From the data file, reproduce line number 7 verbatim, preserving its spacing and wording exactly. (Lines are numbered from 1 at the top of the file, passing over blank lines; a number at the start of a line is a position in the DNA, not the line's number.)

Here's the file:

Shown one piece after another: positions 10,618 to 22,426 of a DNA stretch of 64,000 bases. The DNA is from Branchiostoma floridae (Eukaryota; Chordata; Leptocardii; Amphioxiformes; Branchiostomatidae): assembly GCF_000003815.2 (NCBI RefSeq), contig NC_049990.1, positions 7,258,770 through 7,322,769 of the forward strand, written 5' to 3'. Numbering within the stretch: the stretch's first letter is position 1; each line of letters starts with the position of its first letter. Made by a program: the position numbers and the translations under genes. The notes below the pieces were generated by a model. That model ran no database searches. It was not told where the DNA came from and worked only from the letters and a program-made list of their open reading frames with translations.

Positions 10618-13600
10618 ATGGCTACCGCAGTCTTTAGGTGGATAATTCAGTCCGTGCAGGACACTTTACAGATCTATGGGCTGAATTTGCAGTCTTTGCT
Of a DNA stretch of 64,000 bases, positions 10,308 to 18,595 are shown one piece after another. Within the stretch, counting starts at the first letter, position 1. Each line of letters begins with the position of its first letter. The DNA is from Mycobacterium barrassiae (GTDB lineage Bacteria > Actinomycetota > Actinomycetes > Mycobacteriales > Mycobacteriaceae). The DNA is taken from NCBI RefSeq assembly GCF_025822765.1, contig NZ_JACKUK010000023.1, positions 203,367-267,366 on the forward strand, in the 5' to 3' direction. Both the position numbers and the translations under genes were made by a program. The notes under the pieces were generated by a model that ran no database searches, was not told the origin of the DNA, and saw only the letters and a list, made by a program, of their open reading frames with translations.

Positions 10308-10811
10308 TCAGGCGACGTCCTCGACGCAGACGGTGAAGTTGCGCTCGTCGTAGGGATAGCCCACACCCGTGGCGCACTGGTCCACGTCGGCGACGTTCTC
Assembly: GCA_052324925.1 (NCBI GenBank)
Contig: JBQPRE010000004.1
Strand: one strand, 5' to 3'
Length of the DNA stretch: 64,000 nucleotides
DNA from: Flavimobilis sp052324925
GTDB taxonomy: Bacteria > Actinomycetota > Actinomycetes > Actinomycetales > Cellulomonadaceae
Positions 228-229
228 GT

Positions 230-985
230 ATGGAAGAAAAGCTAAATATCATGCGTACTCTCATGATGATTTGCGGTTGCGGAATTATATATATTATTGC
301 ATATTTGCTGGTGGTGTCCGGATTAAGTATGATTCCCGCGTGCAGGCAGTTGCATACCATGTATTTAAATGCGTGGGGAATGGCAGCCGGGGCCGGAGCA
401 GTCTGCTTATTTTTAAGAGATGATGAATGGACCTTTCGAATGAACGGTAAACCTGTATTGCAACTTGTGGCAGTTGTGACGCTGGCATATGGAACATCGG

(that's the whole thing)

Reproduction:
Assembly: GCA_052324925.1 (NCBI GenBank)